Members of Harvard's graduate student unionization effort will meet with University officials within the next 10 days, following the National Labor Relations Board's recent ruling.
Even after last week’s landmark National Labor Relations Board ruling on graduate student unionization, the legal path forward for universities is far from clear.
Two pending cases before the NLRB could result in a decision to classify graduate students at private universities as employees.
Following a nationwide push from for more graduate students benefits, Columbia University administrators announced Tuesday new policies of paid parental leave, childcare subsidies, and reduced fees for Ph.D. students.
Having concluded a year of lengthy discussion about graduate student unionization, leaders of the Graduate Student Council say they hope to keep dialogue open among graduate students as they look to the next academic year.
Staging a rally and delivering a letter to University President Drew G. Faust’s office, graduate students on Thursday demanded that Harvard remain neutral and not interfere as they push for the right to form a union.
At first glance, it might be difficult to picture Paul R. Curran, Harvard’s current Director of Employee and Labor Relations, decked out in a blue wrestlers’ singlet. He stands with the posture of a lawyer, often in a dark suit with a pinstripe-patterned shirt, but almost always grinning.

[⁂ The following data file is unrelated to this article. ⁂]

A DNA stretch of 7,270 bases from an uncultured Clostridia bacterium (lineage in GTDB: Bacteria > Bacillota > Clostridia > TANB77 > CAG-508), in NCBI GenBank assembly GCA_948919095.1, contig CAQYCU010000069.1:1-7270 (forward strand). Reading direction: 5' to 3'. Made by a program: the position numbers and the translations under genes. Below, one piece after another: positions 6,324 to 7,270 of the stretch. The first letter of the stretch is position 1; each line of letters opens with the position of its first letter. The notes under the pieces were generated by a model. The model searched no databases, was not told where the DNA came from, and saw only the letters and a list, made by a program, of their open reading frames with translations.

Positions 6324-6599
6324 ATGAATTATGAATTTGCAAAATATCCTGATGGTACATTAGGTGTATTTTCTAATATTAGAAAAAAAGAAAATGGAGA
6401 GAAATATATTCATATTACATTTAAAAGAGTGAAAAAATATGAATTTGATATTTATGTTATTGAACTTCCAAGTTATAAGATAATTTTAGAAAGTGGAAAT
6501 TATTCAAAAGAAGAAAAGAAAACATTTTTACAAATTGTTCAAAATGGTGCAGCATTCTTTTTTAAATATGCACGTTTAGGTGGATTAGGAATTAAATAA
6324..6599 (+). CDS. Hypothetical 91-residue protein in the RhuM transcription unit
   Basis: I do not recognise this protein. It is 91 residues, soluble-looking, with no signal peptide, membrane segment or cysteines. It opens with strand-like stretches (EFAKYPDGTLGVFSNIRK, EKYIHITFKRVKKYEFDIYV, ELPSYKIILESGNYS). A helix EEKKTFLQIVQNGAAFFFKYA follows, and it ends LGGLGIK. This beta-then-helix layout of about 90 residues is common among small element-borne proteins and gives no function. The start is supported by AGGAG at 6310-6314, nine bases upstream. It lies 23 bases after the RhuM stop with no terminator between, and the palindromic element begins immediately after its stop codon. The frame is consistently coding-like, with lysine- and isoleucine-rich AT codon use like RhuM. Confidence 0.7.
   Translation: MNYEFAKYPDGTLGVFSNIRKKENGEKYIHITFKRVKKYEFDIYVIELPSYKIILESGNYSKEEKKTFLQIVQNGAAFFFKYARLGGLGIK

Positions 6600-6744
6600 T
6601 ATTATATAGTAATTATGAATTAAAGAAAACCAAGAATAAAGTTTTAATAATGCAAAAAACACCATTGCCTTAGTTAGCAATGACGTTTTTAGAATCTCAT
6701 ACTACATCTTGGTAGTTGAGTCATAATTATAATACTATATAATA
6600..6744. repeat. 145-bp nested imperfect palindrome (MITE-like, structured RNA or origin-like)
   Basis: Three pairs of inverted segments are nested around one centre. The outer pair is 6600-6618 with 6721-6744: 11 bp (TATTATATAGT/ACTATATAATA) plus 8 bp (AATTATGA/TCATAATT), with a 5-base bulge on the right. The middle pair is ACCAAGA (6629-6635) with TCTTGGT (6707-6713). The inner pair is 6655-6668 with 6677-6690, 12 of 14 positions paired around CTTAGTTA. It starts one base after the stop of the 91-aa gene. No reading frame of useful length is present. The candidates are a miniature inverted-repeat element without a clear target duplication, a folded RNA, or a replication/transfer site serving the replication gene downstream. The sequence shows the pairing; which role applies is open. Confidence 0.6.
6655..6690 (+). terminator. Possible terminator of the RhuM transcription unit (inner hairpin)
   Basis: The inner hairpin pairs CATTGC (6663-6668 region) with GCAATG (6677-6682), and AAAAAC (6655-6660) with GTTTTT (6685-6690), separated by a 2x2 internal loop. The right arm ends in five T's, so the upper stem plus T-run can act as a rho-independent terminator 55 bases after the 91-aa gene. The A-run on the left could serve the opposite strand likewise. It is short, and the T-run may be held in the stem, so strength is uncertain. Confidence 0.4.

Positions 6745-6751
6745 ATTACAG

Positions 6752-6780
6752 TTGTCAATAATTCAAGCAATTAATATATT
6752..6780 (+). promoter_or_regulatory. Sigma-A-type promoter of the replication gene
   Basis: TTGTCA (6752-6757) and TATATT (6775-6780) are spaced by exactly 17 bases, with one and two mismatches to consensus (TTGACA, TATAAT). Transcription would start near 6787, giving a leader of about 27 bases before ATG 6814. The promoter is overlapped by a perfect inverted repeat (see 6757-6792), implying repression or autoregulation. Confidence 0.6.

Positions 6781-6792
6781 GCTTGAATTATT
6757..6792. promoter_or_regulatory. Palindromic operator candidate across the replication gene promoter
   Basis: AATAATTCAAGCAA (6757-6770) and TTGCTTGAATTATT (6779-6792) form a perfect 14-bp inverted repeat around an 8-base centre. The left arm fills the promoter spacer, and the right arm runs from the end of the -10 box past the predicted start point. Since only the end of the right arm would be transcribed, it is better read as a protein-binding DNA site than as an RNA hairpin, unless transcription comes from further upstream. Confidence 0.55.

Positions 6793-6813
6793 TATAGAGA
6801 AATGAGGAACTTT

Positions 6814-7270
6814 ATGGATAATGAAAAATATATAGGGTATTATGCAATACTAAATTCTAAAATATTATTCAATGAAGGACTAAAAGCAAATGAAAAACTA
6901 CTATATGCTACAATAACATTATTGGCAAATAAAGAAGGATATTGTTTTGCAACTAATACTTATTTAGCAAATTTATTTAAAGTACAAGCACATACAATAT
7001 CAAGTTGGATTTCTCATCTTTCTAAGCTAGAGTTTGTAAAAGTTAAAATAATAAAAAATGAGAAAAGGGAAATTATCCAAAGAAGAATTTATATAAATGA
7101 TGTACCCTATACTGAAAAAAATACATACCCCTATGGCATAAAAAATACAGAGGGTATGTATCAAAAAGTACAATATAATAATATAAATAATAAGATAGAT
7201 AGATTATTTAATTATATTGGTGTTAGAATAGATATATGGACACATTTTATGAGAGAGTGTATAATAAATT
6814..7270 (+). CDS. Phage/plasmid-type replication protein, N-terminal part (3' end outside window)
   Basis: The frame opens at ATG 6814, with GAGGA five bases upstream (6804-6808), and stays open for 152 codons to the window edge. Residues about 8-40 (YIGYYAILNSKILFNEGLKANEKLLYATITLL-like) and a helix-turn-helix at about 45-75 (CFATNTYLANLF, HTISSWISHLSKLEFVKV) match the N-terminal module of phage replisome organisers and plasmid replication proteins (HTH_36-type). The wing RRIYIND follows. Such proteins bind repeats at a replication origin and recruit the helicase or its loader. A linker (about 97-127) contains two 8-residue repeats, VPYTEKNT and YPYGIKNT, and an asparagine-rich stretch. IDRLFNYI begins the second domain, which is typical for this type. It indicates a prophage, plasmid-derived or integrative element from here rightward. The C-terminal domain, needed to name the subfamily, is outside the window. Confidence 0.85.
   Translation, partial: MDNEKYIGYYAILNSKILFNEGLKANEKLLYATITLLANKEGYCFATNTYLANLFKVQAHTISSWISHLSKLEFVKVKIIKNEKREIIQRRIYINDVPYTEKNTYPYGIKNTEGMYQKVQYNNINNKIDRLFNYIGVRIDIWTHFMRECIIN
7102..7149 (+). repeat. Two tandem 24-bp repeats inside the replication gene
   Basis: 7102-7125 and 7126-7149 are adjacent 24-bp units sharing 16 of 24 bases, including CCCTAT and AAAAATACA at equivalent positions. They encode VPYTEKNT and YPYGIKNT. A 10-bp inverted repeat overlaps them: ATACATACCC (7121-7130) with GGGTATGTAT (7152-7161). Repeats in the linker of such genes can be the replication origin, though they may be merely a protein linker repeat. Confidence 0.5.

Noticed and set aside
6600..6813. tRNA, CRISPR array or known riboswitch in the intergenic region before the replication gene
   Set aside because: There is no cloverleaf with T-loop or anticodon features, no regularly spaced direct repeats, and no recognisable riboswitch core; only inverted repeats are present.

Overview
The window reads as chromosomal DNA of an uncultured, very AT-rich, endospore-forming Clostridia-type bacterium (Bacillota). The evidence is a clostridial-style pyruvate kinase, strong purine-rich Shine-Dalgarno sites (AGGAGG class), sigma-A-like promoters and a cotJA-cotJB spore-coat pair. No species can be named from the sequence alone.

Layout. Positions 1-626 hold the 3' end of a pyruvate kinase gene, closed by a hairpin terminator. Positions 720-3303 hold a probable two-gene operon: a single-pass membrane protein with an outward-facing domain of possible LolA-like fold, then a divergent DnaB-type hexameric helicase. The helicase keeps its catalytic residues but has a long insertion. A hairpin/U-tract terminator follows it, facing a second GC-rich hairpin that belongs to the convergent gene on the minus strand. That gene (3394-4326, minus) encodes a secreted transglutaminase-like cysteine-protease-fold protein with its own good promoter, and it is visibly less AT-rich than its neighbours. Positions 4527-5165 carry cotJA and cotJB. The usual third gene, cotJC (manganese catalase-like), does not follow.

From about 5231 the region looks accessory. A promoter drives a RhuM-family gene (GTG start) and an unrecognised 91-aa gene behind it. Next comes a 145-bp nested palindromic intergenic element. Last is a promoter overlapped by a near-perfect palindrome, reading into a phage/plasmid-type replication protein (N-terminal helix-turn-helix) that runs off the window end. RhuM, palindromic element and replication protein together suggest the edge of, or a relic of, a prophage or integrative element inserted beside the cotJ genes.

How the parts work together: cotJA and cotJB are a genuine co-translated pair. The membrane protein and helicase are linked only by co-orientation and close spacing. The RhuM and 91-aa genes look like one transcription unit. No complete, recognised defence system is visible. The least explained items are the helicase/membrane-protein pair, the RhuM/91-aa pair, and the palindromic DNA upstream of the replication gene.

A Graduate Student Council member collects votes at a meeting Wednesday evening. In addition to voting for new leadership, the group discussed the amicus brief Harvard recently filed in opposition to graduate student unionization.
Clashing over issues ranging from the meaning of true democracy to the role of the Graduate Student Council, graduate students voted to pass a hotly contested resolution to condemn Harvard’s filing of a joint amicus brief against graduate student unionization at this month’s GSC meeting.
To demand a fix for the “leaky pipeline,” members of the graduate student unionization effort, along with undergraduates and university employees, rallied just steps away from University President Drew G. Faust’s office for the formation of a collective bargaining unit on Friday.